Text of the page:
A MUSEUM greengrocer’s shop has given a Black Country family a unique look into their own past.

The fully restored shop, at the Black Country Living Museum, once stood in Lower Lichfield Street, Willenhall, but was taken down and rebuilt brick by brick at the Tipton Road museum in 1995, where it stood unused until last year.

Following extensive research curators discovered the house had been a shop and to celebrate its official reopening three generations of the family who ran the business paid a visit to the museum to see the historic building for themselves.

The shop was run between 1916 until at least 1932 by Gertrude and William Adey and their two children. Following an appeal from the museum for more information present-day members of the family got in touch.

William’s great-grandson, Andrew Adey, a dentist from Wolverhampton, said: “I’ve been researching my family tree on and off for thirty or so years, to learn that the Black Country Living Museum has recreated a part of it is very exciting.”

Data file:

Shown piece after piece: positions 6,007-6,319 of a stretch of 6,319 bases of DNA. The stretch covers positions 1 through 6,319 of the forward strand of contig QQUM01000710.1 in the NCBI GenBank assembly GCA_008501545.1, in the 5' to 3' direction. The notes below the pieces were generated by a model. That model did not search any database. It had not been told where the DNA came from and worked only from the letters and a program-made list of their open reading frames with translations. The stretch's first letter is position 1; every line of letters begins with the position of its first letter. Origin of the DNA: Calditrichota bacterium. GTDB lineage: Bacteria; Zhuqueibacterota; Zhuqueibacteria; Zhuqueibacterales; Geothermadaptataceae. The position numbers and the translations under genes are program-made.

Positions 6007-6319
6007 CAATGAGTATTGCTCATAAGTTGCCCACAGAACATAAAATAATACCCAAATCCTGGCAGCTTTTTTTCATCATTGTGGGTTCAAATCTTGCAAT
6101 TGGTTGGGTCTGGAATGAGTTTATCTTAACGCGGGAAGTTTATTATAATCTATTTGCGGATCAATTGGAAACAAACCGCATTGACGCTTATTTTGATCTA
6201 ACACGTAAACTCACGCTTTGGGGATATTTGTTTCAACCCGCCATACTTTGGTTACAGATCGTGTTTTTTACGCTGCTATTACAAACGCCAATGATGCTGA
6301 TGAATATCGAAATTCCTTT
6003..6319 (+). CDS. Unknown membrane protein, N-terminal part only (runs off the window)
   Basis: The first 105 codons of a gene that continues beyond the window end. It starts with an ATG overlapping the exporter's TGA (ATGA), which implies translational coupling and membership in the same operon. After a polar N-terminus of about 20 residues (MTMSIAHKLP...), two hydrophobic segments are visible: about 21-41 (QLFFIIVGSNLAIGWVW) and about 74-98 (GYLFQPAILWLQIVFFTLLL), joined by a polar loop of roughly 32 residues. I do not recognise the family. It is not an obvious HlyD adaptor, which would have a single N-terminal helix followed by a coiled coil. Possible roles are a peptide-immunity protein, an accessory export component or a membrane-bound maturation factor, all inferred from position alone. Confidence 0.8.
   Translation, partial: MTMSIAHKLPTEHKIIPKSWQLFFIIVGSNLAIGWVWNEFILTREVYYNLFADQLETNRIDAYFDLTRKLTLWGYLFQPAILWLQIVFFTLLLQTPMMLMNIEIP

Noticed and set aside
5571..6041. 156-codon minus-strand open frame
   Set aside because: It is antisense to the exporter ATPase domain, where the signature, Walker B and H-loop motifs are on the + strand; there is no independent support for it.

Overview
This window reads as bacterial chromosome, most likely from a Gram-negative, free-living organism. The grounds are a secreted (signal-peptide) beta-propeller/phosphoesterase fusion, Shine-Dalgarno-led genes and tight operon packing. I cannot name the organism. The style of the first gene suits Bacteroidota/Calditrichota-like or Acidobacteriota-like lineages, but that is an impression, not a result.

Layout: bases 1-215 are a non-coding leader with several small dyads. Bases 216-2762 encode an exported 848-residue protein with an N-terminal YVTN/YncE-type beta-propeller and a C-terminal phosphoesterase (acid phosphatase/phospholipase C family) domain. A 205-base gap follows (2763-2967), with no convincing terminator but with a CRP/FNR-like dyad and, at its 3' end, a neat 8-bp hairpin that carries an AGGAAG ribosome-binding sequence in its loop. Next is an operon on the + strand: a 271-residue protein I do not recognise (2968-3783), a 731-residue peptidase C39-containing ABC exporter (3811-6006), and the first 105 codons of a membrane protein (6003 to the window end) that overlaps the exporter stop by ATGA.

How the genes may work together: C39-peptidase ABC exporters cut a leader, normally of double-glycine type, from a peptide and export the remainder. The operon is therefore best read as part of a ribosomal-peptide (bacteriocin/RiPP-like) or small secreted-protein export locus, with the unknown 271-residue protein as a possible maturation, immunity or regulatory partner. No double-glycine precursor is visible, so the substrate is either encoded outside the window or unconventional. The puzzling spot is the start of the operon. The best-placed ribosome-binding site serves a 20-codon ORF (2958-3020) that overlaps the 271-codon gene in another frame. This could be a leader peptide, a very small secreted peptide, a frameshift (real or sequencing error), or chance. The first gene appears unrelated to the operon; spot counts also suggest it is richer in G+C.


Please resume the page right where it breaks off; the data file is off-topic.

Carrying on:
The shop, which will only sell produce which was available during the first world war, also features costumed characters playing the roles of Gertrude and William to accurately portray life in 1916.

Visitors will be able to buy produce and, just as in wartime, any unsold fruit and vegetables will be made into chutney or preserves, which will also be for sale.

Family members Jim Adey, aged 81, who remembers the shop in its later years, Andrew, 51, and his daughter Melanie, 22, called at the museum for a look around.

Andrew Adey said: “It’s wonderful that this shop that helped provide for our family 100 years ago is up and running again. We live in a completely different world now and it is great to think the greengrocers will help teach future generations about how we used to live.”